Humans are capable of designing and building awesome structures, machines and devices. A large part of this comes down to engineering, the application of scientific principles to create everything from skyscrapers, dams, factories and space stations to electric vehicles, computers and telephones. The word engineering comes from the Latin terms ingenium (“cleverness”) and ingeniare (“to contrive, devise”).
The best engineers are masters in creativity, finding new ways to solve or work around problems while creating inventive fail-safes and minimise risks to maximise endurance, functionality and efficiency. The results are there for us to see with our own eyes, and many iconic structures around the world are the result of bright minds using new principles, insights and technologies in new and inventive ways.
There are strong connections between science and engineering, and it is for this reason that technology companies also heavily invest in research and development. Organisation with a fundamental understanding of the science behind their products are typically more able to effectively apply those and innovate.
Tackling global challenges
More than ever before in our history, the challenges we face are global and require a multidisciplinary approach for mitigation. Climate change is one of the most urgent examples: the longer it takes before an effective international coordinated response emerges, the more outstanding the engineering that will be required to tackle problems related to extreme weather patterns, draught, and clean and affordable food & drinking water.
When engineering is mentioned, it is often as a combination of mechanical, electrical, industrial, chemical or civil engineering. Much of the attention tends to go out to enormous projects to build large structures. In the context of engineering to combat the effect of climate change, obvious examples are offshore wind farms and solar panel and photovoltaic power stations. Yet, only switching to renewable energy may not be enough to turn the tide for a heating planet. Geo-engineers are devising projects to plant humongous amounts of trees, pumping carbon dioxide into rocks, and create large structures to change ocean currents or even cloud factories or huge reflectors in orbit around the earth to increase the reflection of sunlight.
The European Green Deal is a set of policies to reduce and deal with the impact of climate change and move towards a more circular economy and promote a cleaner farming, construction and energy supply. It aims at developing high-risk new and innovative ideas which – in addition to large scale projects – increasingly take place also on a much smaller scale. Novel engineering initiatives often borrow concepts from from a variety of different but quickly advancing scientific disciplines such as computational science, soft matter physics, immunology, biochemistry, molecular biology, and neuroscience.
Thinking small to go big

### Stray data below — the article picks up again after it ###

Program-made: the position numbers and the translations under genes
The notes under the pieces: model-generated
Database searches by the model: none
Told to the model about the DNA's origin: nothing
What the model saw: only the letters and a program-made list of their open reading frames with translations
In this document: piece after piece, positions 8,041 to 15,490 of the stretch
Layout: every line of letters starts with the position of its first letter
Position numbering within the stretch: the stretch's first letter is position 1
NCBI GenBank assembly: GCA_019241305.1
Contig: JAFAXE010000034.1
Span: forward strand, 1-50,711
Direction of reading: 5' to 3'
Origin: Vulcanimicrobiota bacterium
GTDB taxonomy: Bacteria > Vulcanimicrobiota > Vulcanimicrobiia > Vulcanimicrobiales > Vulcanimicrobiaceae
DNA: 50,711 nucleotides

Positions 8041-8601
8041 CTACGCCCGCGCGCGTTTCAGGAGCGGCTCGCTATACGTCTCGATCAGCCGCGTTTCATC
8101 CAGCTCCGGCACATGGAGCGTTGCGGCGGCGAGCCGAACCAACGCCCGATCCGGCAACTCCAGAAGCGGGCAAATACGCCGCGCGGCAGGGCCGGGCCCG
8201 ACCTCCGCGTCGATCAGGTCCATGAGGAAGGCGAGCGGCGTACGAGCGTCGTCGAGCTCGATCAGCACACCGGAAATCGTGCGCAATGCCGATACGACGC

Recent scientific advances in nano- and biotechnology have created unparalleled possibilities to manipulated materials on the microscopic level, leading to emerging new fields such as bio-engineering. A great example with enormous impact is the genetic modification of crops and organisms such as mosquitoes, making them more productive and resilient against erratic weather patterns, thereby preventing famine whilst also creating a a scope of new food products.
Another high-impact example is biomedical engineering, where biotechnology and engineering are mixed and applied to healthcare purposes. Examples are the 3D printing of organic tissues, novel RNA-based vaccines (including for COVID-19) and therapeutics, but also new instruments, sensors and imaging techniques or interfaces to connect the brain with external devices.
An increasingly large part of engineering also involves modelling and computer simulations. For example to calculate thermodynamic and physical properties of smart new dynamic materials, to simulate particle and fluid dynamics in complex mixtures and turbulent flows, or to accurately predict how a protein folds in 3D from only knowing its amino-acid sequence. Facilitating the increasing need for computing power also required facilities to build hardware. Several EU member states recently decided to invest in the development of next-generation processors and 2nm semiconductor technologies in Europe.
Engineering experts on QuestPair
Whatever the type of problem that needs to be solved, engineers typically provide a hands-on approach and a solution-driven attitude. Although engineers at universities often lack the experience of working in a commercial environment, their proximity to scientific research makes them a resourceful pool of experts with fresh and original ideas to select from for consultancy projects. QuestPair makes it easier for companies to find engineers with suitable skills & expertise. This can also be useful to identify and access facilities and new technologies that otherwise would have remained out of reach. If you are in need of expertise or equipment and haven’t registered to QuestPair already, you can do so here.
Finally, we’d like to note that even in case engineering shouldn’t save the world in the end, for sure it enabled some people to have a bit of jolly good fun!